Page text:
James Henley Thornwell was the most significant theologian of the Presbyterian Church in the 1880s. He was a brilliant scholar and a faithful church goer. He accomplished many great things in the name of Jesus Christ. There is a children’s home named for him in South Carolina. James Henley Thornwell left us a significant theological heritage. But, in addition to everything else he believed, he believed God approved of slavery. He wrote, “There are many rights which are owed to other people: the English, the French, and the slave master, for example, but not the slave because God has not fashioned the slave to meet the responsibilities that accompany these rights.” Thornwell also wrote that slavery was a matter for the state. It was not a matter of politics for the church. The church, he believed, had no right, and no business, commenting on it. It was the most significant moral issue in our nation’s history at the time, and Presbyterians said, God has no interest in this.

    Thornwell did not lack intelligence, not in the slightest. But in this, Thornwell was wrong. In this, Thornwell was spiritually blind.

    We know that now. Now, we find this view shameful and embarrassing. At the time, we did not know what we did not know. We could not see what we could not see. We have all be spiritually blind at one time or another.

    Before I moved to New York, I owned a little house in a town called Westwood, Kansas. I loved that house, but shortly after I moved in, I discovered a detail that had not shown up on any of the mortgage paperwork. My street, indeed, my entire neighborhood, loved outdoor holiday decorating. And in Westwood, the holiday season began around October 1, when scarecrows and gourds and cornucopias started showing up in every front yard. Living on my own, it was all I could do to go do work every day and still get the grass mowed and the leaves raked. (Have I mentioned how much I love living in a city?) I developed a bit of a complex about all this.

    You are the only one with nothing in the yard, I told myself. Your new neighbors must think you are such a letdown. They probably wish someone else—someone with mums and corn and a scarecrow—had moved in.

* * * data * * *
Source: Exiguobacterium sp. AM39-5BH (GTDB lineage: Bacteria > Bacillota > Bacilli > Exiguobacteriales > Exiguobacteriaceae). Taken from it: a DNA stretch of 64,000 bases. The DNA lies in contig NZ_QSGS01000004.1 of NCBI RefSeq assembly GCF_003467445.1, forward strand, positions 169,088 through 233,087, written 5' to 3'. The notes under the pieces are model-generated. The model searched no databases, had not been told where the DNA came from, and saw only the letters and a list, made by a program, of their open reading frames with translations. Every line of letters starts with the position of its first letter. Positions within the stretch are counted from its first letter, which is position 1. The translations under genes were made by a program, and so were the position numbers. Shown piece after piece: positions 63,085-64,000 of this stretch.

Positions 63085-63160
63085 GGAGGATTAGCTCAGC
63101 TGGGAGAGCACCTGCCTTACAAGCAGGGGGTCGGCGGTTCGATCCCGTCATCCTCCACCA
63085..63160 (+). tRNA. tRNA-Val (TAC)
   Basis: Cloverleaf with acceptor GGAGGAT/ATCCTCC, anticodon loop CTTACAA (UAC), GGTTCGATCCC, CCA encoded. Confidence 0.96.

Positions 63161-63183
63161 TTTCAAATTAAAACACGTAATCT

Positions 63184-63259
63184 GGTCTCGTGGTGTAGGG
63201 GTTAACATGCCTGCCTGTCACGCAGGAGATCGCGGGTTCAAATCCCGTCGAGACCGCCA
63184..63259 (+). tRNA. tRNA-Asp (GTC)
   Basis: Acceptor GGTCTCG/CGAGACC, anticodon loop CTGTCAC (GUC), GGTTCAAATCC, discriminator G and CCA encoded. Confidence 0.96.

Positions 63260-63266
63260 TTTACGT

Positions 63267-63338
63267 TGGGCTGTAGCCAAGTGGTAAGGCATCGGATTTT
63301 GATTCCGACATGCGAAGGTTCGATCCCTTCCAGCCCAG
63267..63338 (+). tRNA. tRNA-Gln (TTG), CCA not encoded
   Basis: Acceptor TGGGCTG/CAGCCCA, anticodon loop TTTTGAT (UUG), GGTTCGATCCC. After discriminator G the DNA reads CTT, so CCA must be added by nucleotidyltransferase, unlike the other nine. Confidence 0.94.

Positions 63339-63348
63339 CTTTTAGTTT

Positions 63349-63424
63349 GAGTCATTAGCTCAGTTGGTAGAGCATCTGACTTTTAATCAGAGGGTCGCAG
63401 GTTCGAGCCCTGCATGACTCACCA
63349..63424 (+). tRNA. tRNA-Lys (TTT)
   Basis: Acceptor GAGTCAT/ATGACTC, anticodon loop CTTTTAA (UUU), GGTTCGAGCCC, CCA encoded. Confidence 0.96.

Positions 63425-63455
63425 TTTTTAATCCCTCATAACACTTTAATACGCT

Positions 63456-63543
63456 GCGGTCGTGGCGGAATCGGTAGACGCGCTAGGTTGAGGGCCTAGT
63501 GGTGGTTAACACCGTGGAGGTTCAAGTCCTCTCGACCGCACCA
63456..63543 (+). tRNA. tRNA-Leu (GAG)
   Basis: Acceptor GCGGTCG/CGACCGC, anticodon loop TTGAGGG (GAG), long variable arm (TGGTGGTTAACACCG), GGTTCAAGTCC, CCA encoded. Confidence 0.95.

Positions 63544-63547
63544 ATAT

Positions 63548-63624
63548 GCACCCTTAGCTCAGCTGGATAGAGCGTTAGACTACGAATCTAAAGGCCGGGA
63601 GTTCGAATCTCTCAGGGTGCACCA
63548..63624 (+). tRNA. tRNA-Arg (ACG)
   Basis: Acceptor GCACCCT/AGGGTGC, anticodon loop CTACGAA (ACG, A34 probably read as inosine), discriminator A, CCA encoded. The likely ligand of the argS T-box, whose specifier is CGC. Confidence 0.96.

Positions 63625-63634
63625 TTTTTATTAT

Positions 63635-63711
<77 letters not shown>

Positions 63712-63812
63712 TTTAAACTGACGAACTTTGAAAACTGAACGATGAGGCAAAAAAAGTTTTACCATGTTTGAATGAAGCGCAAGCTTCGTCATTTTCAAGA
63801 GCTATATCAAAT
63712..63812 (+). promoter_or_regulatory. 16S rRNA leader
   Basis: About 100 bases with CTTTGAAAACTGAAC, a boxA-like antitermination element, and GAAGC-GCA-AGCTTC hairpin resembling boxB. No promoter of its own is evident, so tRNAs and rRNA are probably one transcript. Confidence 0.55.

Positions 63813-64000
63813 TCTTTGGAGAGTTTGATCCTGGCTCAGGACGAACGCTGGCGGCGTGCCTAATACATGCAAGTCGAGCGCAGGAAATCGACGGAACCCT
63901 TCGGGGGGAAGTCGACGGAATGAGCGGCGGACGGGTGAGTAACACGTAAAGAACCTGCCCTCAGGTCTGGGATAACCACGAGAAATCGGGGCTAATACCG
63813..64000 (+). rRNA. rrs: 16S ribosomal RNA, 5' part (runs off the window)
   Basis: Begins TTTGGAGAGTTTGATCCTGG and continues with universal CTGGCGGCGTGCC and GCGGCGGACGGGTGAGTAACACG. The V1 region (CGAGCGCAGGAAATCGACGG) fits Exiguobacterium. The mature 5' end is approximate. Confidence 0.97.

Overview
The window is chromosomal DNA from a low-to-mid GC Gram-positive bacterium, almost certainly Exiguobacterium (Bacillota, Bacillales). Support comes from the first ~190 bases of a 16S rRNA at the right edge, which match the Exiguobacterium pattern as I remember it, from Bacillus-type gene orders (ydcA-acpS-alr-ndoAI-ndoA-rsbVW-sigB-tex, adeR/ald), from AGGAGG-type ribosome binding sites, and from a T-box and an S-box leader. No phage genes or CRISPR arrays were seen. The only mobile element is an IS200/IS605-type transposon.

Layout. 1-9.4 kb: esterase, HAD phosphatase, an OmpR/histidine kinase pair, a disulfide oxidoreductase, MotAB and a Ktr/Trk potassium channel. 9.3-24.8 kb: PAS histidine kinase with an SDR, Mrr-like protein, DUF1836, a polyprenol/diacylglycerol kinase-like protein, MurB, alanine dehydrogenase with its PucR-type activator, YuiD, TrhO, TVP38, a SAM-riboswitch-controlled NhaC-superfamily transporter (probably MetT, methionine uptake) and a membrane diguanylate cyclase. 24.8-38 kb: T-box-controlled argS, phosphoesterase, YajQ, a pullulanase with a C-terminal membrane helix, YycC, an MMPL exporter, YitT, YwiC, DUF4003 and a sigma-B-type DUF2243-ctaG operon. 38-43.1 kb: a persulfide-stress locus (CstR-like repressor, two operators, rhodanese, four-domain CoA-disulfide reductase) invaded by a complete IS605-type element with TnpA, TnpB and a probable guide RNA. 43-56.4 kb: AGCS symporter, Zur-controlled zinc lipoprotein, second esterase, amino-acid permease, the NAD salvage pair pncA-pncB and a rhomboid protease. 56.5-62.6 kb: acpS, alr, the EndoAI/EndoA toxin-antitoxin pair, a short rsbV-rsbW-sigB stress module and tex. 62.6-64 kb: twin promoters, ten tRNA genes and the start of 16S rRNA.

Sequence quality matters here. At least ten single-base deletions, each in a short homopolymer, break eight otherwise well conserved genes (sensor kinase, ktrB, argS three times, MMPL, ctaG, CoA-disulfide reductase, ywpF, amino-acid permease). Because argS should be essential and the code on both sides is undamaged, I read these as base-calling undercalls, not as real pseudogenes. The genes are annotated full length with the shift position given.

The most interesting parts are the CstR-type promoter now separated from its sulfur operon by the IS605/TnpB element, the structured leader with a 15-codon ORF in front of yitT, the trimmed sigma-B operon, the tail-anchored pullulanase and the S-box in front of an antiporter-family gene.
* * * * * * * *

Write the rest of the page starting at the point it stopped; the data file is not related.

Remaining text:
And then one day, as Halloween crept closer, I came home from work to discover a beautiful, orange pumpkin on my porch. I am not proud of what I’m about to tell you. I took one look at the pumpkin and thought, Well that’s just great. The neighbors are so tired of waiting on me to decorate, they’ve taken matters into their own hands. I resented everything about that pumpkin. Every time I saw it, it reminded me what a failure of a homeowner I was. I started referring to it as the Pumpkin of Judgement. I took silent bets with myself about which of my neighbors had delivered it. If you didn’t believe me before—truly, I had gone to the bad place with this one.

    It was just a few days before Halloween when Lexa Carr came by my house. Lexa was the chair of my search committee in Kansas City; some of you met her a few weeks ago at my Installation. Lexa and I were standing outside in my yard when she said, “How do you like your pumpkin?”

    That was all I needed. You are never going to believe this, I told her, and I filled her in with all the gory details about the Pumpkin of Judgement. As I was talking, I didn’t immediately realize how still she had become. Finally, after a moment of silence, I looked her in the eyes. “You left the pumpkin for me, didn’t you?”

    “I did,” she said. “I just wanted you to know I was thinking about you.

    I tell you this story not because I am proud of it, but because it reminds me how often we do not see what we cannot see.

    Throughout the entire pumpkin ordeal, I did not see my neighbors rightly. All I could see was from my own perspective. I didn’t see the kindness of Lexa, or the exhaustion of the couple with three small children. I didn’t see the medication delivered to the single woman on the corner, or the elderly parent that lived with the couple across the street. I didn’t see the activities that filled their days or the worries that filled their hearts. I was limited to my worldview, but I also assumed my worldview was universal. I was spiritually blind.

    I told you that story not because I am proud of it. It is shameful and embarrassing. And it reminds me how much I need Bartimaeus.